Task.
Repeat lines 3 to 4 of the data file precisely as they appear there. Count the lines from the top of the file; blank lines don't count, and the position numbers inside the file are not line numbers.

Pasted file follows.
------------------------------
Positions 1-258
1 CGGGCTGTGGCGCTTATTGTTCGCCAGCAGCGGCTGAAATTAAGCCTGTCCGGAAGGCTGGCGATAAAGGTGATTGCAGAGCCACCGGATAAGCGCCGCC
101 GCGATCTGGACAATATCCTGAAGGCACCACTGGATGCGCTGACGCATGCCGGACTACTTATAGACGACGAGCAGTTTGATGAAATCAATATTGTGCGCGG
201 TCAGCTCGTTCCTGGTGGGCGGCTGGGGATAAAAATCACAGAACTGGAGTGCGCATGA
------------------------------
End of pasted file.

101 GCGATCTGGACAATATCCTGAAGGCACCACTGGATGCGCTGACGCATGCCGGACTACTTATAGACGACGAGCAGTTTGATGAAATCAATATTGTGCGCGG
201 TCAGCTCGTTCCTGGTGGGCGGCTGGGGATAAAAATCACAGAACTGGAGTGCGCATGA